Post Reply 
Thread Rating:
  • 0 Votes - 0 Average
  • 1
  • 2
  • 3
  • 4
  • 5
New Book: Public Private Relationships and teh New Owners of the Means of Production
08-10-2016, 11:35 AM
Post: #21
New Book: Public Private Relationships and the New Owners of the Means of Production
Quote from the Sunlight Foundation's research:

Dark money poses special dangers at the state and local levels. We examined dozens of instances where dark money in a state or local contest was linked, usually through shoe-leather reporting or official investigation, to a specific special interest. Tree key trends emerged: (1) At these levels, dark money sources often harbor a narrow, direct economic interest in the contest’s outcome; (2) relatedly, contentious ballot measures that carry major economic consequences frequently attract dark money; and (3) in the relatively low-cost elections at these levels, it is easy for dark money to dominate with unaccountable messages that voters cannot meaningfully evaluate.

Note how the Kenebec Region Development Authority fits especially #1 and #3. Clearly the interests of the KDDA corporation are served at the expense of the inhabitants of the municipalities, whose property taxes will escalate along with the increased budget that the board of the KRDA corproation alots to itself knowing that the municipalities are statutorily obligated to cover the KRDA corproations' debts. This is fascism - pure and simple! The Legislature even dictated how the question would be worded on the ballot to ensue that practically no information was provided- Don't bother to read the small print (it's been ommitted from your view anyway) just sign on the dotted line:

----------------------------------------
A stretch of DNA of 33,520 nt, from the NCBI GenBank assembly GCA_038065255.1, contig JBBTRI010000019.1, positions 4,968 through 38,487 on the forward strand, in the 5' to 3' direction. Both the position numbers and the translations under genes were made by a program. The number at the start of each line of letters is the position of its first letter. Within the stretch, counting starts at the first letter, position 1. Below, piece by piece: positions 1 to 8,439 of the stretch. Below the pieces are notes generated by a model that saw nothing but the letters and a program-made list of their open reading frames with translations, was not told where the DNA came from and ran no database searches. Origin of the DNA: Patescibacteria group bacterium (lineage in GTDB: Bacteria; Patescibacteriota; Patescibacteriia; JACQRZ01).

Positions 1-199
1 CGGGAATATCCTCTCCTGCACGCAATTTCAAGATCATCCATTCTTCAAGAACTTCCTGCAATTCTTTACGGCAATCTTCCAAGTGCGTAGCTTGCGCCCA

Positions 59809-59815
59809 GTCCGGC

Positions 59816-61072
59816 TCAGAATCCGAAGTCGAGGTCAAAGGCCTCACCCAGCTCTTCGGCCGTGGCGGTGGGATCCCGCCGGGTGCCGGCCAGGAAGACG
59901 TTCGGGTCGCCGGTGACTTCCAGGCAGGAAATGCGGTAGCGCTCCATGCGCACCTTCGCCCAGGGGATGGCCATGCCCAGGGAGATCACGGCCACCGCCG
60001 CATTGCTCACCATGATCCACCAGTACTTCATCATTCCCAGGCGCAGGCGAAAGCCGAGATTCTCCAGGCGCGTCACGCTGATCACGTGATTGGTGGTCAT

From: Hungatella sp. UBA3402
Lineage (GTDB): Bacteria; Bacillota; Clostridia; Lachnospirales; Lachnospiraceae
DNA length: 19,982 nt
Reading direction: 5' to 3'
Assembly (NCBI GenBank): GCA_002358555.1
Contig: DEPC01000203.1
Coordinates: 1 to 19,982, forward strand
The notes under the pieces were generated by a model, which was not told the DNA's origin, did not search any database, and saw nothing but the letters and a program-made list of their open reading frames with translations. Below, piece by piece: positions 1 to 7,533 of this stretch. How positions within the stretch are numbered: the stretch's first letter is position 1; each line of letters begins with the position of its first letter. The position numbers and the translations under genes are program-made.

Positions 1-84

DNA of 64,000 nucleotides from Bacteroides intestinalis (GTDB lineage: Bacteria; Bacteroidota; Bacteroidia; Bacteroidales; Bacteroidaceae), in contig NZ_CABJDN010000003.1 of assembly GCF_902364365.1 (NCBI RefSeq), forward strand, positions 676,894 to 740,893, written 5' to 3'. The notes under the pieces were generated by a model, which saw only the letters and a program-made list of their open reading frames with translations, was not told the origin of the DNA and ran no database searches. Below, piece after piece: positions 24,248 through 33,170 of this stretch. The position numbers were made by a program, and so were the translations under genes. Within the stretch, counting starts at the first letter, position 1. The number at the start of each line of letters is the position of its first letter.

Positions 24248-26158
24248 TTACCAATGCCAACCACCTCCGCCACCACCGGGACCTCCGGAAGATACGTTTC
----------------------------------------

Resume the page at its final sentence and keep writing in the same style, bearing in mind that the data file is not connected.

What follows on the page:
the Following is quoted from Public Private Relationships and the New Owners of the Means of Production:

A region of municipalities has been made into a corporation by the Maine Legislature. The statute for the KRDA corporation makes the region of Maine municipalities responsible for capitalizing the corporation’s debt and grants the KRDA corporation authority to tax the municipalities.

As noted by the law firm of Eaton and Peabody, an examination of the language used in the statutes shows that the legislature knows when to be specific in the interests of the corporation. The authority incurring debt is referred to as “the authority”, “votes of the authority” or “general assembly” (of the authority) which is identified in the statue chartering the KRDA corporation as the KRDA corporation:

Quote:Sec. 1. Kennebec Regional Development Authority established; incorporation; purposes. The territory, cities, towns and plantations that on the effective date of this Act comprise the so-called Kennebec Valley Economic Development District, or any combination of such cities, towns and plantations, constitute a body politic and corporate to be known as the Kennebec Regional Development Authority, referred to in this Act as the "authority," for the benefit and welfare of the inhabitants thereof and to:

The amount of debt that the authority occurs is left to its own discretion. When it comes to identifying the parties responsible for the debt that the authority incurs, that too is defined in specific language- it is the responsibility of member cities, towns and plantations.:

Quote:Sec. 10. Annual reports and budget; levy of taxes …...The amount over the estimated income of the authority that is required to meet the expenses in the approved budget and the sums included in any budget for the payment of interest on or the principal of notes or bonds or other obligations of the authority are the obligation of the member cities, towns and plantations …..
To the extent that the general assembly may decide that the authority cannot operate within its projected revenues for the current fiscal year, the general assembly shall determine what sum of money should be raised by taxation for:
1. Payment of principal payable in that year on outstanding bonds or notes or other obligations of the authority;
2. Payment of interest on the indebtedness incurred or assumed by the authority; and
3. Other specified expenses of the authority.